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Third-party veteran questions ‘integrity’ of Sedgwick review
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Third-party veteran questions ‘integrity’ of Sedgwick review

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James Mitchell 3 minute read

While confident that ASIC’s review into broker remuneration will be beneficial for the third-party channel, the head of one of Australia's largest brokerages has serious concerns about the independence of the Sedgwick report.

The Adviser’s coverage of both the ASIC remuneration review and the Sedgwick report has generated plenty of comment from brokers as fears mount over the future of commissions.

Smartline executive director Joe Sirianni told The Adviser that both reviews have similar recommendations but could have very different consequences.

“The ASIC report in my mind was quite balanced,” Mr Sirianni said. It provided an in-depth analysis of the market. Their recommendations were reasonably in line with what we expected as well. ASIC’s report was quite a considered, measured and overall a very balanced review.”

ASIC’s final report should be seen as a validation of the value brokers provide to customers and the competition they create in the mortgage industry, according to Mr Sirianni, who said the only major changes come in the form of “tinkering around the edges” of the current commission model: “Things like VBIs and soft dollar commissions and vertical integration.

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“In my mind the ASIC review is a positive one for our industry. What we have finally is a government body coming out and saying there is no significant evidence of poor outcomes for consumers and overall brokers do a good job.

“I think the changes and recommendations ASIC put forward will actually change the industry for the better.”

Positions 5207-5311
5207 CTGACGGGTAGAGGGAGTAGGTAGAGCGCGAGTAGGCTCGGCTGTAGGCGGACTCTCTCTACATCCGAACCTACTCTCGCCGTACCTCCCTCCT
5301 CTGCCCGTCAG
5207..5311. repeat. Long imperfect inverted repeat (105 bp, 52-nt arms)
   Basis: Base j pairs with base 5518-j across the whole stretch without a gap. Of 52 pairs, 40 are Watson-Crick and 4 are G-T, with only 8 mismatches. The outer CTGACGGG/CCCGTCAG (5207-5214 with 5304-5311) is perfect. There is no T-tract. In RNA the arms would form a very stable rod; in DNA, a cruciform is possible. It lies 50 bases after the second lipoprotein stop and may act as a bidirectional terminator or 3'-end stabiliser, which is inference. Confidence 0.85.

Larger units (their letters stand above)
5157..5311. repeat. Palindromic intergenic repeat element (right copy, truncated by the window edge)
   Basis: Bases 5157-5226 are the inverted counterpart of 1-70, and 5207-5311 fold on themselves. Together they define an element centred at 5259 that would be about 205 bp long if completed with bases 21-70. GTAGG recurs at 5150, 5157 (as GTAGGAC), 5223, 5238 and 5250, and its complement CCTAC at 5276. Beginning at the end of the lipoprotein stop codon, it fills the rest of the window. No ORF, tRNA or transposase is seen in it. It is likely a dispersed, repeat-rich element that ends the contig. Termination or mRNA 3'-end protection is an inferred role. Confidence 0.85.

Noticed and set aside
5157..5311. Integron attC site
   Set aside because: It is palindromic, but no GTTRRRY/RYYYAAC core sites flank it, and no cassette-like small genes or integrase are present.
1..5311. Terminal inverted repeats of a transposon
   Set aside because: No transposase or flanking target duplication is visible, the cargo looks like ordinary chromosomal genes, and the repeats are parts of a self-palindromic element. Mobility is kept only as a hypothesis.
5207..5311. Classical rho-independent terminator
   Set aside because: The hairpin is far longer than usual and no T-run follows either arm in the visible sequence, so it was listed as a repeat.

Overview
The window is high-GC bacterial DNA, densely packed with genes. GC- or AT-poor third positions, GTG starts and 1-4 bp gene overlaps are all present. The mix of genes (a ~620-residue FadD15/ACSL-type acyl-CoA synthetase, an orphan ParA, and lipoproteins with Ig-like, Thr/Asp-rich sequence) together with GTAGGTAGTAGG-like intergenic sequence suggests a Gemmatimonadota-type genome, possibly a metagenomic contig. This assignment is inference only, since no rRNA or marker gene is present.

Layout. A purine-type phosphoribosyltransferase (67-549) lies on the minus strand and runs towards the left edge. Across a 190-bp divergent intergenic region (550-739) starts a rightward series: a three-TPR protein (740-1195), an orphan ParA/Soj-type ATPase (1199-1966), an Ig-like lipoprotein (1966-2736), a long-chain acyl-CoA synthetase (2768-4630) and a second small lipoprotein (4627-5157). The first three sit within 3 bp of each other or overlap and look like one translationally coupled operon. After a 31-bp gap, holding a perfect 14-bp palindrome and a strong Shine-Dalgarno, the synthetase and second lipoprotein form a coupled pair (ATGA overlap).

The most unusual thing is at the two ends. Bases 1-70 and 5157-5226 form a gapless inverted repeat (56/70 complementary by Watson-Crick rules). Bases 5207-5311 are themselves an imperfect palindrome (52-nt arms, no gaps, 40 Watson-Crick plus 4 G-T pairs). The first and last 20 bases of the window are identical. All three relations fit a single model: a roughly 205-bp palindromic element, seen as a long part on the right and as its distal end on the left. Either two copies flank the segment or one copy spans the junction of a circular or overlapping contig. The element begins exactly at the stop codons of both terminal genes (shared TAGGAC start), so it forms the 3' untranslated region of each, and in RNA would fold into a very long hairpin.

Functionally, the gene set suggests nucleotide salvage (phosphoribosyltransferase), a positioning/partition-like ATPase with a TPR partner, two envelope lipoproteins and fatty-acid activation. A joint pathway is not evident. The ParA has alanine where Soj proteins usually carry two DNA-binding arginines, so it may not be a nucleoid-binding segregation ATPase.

However, Mr Sirianni believes the ABA-funded Sedgwick review, released last month, is a cause for concern.

“It’s a worry because he hasn’t done his research, he hasn’t done the quantitative data collection that ASIC has done. He has been commissioned to do an enquiry about bank remuneration, rather than third-party remuneration. I question the whole integrity of the whole independent status of the ABA,” he said.

“His recommendations are in line with ASIC’s to a certain degree, and that is great, but it’s within the commentary where the noise is coming from. It looks like ramblings. They are inconsistent. That’s what people are worried about.”

The question on many broker’s minds is why any recommendations have been made to change commissions when Sedgwick’s report, like ASIC’s, found no evidence of poor consumer outcomes.

“He also made it very clear that they don’t want to change the model if it is detrimental to competition in the industry,” Mr Sirianni noted.

“This is not an independent party. This was commissioned by the ABA. It reminds me of the 1960s when the tobacco industry decided to do some ‘independent’ research to prove smoking doesn’t cause cancer. That’s the same quality as Sedgwick’s paper,” he said.

The big issue now is how the banks will respond. All four majors and a number of regionals have responded to Sedgwick’s final report, with many agreeing to implement his recommendations.

“We must never forget that there is no evidence of poor consumer outcomes,” Mr Sirianni said.

“ASIC has come out and said we provide value and competition within the industry. The question the banks need to ask is why change the model when it is not broken?”

[Related: Sedgwick review accused of supporting ‘cartel behaviour’]

Third-party veteran questions ‘integrity’ of Sedgwick review
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James Mitchell

James Mitchell

James Mitchell has over eight years’ experience as a financial reporter and is the editor of Wealth and Wellness at Momentum Media.

He has a sound pedigree to cover the business of mortgages and the converging financial services sector having reported for leading finance titles InvestorDaily, InvestorWeekly, Accountants Daily, ifa, Mortgage Business, Residential Property Manager, Real Estate Business, SMSF Adviser, Smart Property Investment, and The Adviser.

He has also been published in The Daily Telegraph and contributed online to FST Media and Mergermarket, part of the Financial Times Group.

James holds a BA (Hons) in English Literature and an MA in Journalism.

 

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